Windows 1.0 worked as a graphical shell that ran on-top of MS-DOS. Among other apps, it included a notepad, a calendar, an application named “Write” for word processing, and the first iteration of MS Paint. A menu in the corner of each window allowed window management between these various apps.
Truth be told, Microsoft didn’t really perfect their take on the GUI formula until 1990, when they released the very popular Windows 3.0, but hey, you gotta start somewhere.
A lawsuit makes GUI open source
Apple sued Microsoft in 1988 after the release of Windows 2.0, which they felt had gone too far, explicitly plagiarizing their visual displays and appropriating concepts without a license.
It was a hotly contested case. But in the end, the court ultimately ruled in favor of Microsoft.
This was due to two factors.
The first was the fact that Apple had earlier concluded a copyright agreement to license Mac design features to Microsoft Windows; somehow the Apple legal team had failed to appreciate the agreement applied to all future iterations of Microsoft Windows.
The second factor was that according to the “merger doctrine,” basic ideas themselves could not be copyrighted. It was therefore legally fine to copy the “look and feel” of another program, provided that internal structures and functions were different. Apple was absolutely crestfallen.
With this landmark ruling, GUI was free to run amok.
Has GUI run its course?
The advent of GUI made computers radically more accessible to the average person, certainly in terms of ease-of-use, but probably more critically in desire-to-actually-use. With GUI, it was possible to get past the startup screen without consulting a manual. That made all the difference in the world for novice users.
Today, GUI is so embedded in our daily lives we don’t even consider it. Anyone under 40 has grown up with it as a fact of daily computer life.
That said, some critics suggest that GUI as we know it has run its course. Computing pioneer Ted Nelson, for example, thinks it’s outrageous that 40+ years later, we’re still all using Mac, Windows, and Google products that are essentially nicer versions of Xerox PARC’s original OS.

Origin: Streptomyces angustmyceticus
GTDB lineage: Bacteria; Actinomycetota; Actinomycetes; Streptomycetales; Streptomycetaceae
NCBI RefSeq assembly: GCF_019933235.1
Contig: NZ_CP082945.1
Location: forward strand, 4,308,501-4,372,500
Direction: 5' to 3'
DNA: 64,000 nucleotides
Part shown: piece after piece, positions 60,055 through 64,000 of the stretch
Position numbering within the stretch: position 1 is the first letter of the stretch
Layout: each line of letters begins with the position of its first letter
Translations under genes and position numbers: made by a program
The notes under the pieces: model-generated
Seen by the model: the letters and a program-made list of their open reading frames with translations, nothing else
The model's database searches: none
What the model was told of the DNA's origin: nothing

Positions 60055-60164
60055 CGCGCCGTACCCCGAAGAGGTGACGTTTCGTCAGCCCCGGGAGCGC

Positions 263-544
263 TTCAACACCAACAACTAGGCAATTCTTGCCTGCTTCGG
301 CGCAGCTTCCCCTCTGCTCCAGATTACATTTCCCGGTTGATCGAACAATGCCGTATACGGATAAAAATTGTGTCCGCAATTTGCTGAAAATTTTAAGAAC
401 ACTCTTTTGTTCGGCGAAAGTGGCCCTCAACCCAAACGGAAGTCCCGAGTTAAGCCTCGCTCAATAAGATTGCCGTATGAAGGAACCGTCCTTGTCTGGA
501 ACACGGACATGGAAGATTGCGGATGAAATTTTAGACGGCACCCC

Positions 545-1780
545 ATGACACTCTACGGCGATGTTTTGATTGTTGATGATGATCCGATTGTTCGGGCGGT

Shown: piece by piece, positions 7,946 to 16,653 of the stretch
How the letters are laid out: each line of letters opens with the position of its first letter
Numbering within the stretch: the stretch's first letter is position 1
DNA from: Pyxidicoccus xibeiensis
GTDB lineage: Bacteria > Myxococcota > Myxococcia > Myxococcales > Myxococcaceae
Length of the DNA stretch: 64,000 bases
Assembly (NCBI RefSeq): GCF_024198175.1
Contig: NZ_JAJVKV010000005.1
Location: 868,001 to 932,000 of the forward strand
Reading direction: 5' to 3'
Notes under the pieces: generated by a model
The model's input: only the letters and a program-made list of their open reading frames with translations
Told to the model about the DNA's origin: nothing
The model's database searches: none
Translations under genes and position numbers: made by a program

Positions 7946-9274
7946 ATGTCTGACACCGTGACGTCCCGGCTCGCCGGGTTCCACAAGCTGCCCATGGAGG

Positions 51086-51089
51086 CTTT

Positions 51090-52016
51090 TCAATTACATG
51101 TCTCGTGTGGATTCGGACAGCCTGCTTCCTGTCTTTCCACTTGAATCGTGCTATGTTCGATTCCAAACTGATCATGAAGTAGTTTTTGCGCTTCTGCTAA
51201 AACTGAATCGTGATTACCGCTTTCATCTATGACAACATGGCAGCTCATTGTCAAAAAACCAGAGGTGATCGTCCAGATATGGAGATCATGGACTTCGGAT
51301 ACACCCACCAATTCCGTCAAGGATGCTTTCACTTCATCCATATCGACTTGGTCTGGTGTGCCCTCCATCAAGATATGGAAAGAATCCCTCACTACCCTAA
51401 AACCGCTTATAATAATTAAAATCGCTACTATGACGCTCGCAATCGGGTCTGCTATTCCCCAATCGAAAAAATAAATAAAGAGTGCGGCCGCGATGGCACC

Nelson also believes that GUI, in its mainstream iteration, stymies creativity by ‘fixing’ the spatial qualities of computing and replicating old hierarchies of files and work that have existed since the 19th century.
He may have a point—and in any case, things are indeed finally, slowly moving away from GUI. We see this in multimodal UI, implemented in devices like the Amazon Echo Spot, where voice commands and GUI work in tandem.
Workaday spatial interfaces that incorporate VR and AR technology are on the horizon as well.
Spatial interface design has traditionally been the preserve of the gaming industry. But it’s entirely possible it will eventually cross over into mainstream work tools.
Obstacles include the significant amount of computing resources consumed for 3D displays. And the need to further develop hardware peripherals to make the technology mainstream practical.
In the near term, what we’re most likely to see are more so-called natural user interfaces (NUIs). Basically, more intuitive, ‘invisible’ GUIs that hide and minimize the operational complexities of UI further.
GUI is resilient. We’re super familiar with it, and the general human tendency for problem solving is to find the quickest, most efficient solution—if it ain’t broke, don’t fix it.
Still, almost half a century later, perhaps we’re ready for a little change.